Art by Leah Bae
The Latino/a/x Student Alliance is an organization for Pepperdine students to share and embrace their culture while connecting with a unique campus community. The club is focusing on bringing new and old members closer together this semester through a variety of ways, including creating small groups within the club for members to connect more easily.
Senior Co-presidents Amy Zelaya and Priscilla Merlo are striving to adjust the club to a virtual format for the fall 2020 semester. They said this fall, the 150-member club is hosting their first essay contest for Latinx Pepperdine students to help bring the Latinx community together. This contest is for students to illuminate their heritage through writing. Zelaya and Merlo said they want all members to feel welcome and comfortable.
“LSA is open to anyone — to those belonging in the Latinx community and those who don’t belong in the Latinx community,” Zelaya said. “We hope that we can spread our culture and ideas as well and have a good time together.”
New Virtual Format
During a regular school year, the LSA would host in-person meetings and events on campus. Now, it hosts online bi-weekly meetings over Zoom on Wednesdays at 8 p.m. On weeks without a club-wide meeting, members meet in five separate small groups, which executive board members lead.
Zelaya and Merlo both created the small groups so the club would work better virtually. Zelaya said each small group has a different theme to target the different interests of club members. Members can choose which small group to attend.
“This gives a better chance for members to be able to form that intimate connection with other members with the interests that they like,” Zelaya said.
One small group is named Voluntarias del Corazón, or Volunteers of the Heart. Zelaya said it is designed for members who are looking to volunteer and provides online resources and service opportunities. The second group is called Chismes Políticos, or Political Gossip, and students in this group talk about current political issues in the Latinx community.
Another small group is called Literario Revolucionario, or Revolutionary Literature. Zelaya said this group is a safe space to talk and learn more about Latinx authors. There is also Latinos Athleticos, Athletic Latinos, which is targeted toward members who are interested in sports. Members can watch sports games or even work out together online.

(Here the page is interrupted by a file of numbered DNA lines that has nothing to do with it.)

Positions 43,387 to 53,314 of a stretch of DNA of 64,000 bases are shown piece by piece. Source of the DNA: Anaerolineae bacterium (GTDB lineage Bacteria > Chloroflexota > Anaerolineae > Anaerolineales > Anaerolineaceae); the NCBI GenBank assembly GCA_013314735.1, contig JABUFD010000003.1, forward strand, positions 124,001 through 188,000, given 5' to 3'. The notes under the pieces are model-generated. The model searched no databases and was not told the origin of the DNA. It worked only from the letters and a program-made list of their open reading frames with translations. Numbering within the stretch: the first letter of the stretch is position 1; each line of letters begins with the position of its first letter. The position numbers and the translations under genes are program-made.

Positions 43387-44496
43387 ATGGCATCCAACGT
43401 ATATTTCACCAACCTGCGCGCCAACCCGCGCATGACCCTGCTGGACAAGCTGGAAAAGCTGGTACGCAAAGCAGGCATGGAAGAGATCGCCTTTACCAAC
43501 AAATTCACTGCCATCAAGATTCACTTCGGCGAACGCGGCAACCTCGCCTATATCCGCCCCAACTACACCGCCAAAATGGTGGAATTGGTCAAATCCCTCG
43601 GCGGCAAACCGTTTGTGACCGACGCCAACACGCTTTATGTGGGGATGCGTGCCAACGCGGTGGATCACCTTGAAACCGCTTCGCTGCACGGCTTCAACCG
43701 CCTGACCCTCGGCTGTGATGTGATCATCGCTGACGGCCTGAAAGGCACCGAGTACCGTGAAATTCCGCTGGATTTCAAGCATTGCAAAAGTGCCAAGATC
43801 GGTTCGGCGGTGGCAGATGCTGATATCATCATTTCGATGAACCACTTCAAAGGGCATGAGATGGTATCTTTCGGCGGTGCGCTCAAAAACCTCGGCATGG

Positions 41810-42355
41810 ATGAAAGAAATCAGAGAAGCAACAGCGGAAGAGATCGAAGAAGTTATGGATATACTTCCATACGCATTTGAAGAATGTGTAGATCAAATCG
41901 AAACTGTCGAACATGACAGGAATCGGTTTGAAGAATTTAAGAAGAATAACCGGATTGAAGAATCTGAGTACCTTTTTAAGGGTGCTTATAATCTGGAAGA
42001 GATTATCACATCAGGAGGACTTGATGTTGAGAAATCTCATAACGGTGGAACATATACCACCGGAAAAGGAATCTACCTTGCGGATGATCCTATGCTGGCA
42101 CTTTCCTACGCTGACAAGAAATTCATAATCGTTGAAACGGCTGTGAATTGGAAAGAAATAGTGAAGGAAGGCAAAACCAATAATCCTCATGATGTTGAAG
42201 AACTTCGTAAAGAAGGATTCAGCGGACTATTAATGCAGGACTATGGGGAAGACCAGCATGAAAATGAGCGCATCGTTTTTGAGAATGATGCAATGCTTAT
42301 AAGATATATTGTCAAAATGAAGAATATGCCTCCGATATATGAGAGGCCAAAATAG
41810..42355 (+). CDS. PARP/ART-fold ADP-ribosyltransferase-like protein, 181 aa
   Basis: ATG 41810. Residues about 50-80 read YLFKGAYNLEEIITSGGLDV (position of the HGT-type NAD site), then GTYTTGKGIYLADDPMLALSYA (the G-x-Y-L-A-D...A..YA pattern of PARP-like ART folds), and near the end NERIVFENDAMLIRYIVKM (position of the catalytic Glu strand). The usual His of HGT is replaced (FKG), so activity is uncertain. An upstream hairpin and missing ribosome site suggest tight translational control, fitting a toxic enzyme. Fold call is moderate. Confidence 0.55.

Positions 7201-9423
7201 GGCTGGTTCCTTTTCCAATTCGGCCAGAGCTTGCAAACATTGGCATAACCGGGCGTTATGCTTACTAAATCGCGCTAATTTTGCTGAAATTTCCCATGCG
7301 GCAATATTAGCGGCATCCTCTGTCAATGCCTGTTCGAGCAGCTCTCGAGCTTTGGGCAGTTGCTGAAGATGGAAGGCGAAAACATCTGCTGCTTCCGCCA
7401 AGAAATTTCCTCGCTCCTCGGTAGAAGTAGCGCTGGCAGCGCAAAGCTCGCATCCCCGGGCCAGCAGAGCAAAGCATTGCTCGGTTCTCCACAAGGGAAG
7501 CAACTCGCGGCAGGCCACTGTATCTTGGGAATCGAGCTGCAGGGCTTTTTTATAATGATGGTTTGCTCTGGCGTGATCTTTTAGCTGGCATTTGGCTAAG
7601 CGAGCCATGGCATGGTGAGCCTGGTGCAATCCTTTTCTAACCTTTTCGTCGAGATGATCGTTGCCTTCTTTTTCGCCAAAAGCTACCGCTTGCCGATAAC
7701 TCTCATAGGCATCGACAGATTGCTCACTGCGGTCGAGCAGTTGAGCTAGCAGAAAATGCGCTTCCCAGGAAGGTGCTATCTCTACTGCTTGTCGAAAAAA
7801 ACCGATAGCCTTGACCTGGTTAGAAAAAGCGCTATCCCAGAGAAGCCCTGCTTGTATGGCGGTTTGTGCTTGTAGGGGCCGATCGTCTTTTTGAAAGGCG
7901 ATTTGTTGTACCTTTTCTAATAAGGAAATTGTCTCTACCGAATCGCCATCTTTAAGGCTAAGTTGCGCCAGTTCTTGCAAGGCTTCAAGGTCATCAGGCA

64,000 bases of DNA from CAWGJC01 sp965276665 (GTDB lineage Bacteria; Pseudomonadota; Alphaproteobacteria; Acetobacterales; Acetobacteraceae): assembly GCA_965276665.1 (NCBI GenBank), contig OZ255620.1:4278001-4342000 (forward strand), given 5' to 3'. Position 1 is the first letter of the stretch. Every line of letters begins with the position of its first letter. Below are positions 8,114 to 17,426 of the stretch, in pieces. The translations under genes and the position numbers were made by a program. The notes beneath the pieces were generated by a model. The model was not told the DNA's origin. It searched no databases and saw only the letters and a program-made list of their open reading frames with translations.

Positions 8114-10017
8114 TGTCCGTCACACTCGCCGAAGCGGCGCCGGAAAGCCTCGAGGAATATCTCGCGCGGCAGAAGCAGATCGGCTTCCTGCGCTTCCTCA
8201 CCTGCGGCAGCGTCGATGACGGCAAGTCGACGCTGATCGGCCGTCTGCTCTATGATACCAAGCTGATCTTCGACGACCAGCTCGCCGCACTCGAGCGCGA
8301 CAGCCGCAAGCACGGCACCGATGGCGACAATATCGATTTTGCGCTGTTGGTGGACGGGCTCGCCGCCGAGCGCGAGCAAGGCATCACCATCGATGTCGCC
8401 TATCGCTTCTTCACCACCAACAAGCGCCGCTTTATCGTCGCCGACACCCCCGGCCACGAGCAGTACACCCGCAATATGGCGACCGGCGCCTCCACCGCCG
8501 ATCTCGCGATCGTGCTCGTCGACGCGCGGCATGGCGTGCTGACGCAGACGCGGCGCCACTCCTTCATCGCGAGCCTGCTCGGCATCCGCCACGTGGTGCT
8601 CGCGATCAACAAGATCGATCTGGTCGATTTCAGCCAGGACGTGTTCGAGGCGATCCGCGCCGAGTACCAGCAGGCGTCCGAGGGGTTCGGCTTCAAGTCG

Merlo, who was co-president last year, said she enjoys having creative freedom. She pays attention to what people may be struggling with and tries to talk about these struggles in ways that bring healing to members of the club.
“I enjoy the work — having the ideas and then seeing the ideas basically bear fruit,” Merlo said.
This year, junior Moises Vargas is on the e-board as the media chair. He is also one of the leaders of Círculo Espiritual, or Spiritual Circle. This small group is for students to come for prayer and healing and to talk about faith and spirituality.
“We’re Latinos, and we come from a specific background and specific values, and it’s really important to maintain this spirituality so we can make sure we have good mental health as we’re going into this online transition,” Vargas said.
To make the LSA community more close-knit, Vargas said the club creates “big” and “little” assignments for members. Senior and junior leaders are assigned to a new member to help them navigate Pepperdine.
“It’s a way to have someone that you can directly talk to and become close to so that you don’t have to feel like every single time you enter the space, you have to talk to someone different,” Vargas said. “You can always have that one person to rely on.”
Past and Future Events
Junior Isabella Mendoza is on the e-board this year as the vice president of external affairs. She said the LSA hosts many events throughout the semester to bring members and other clubs together.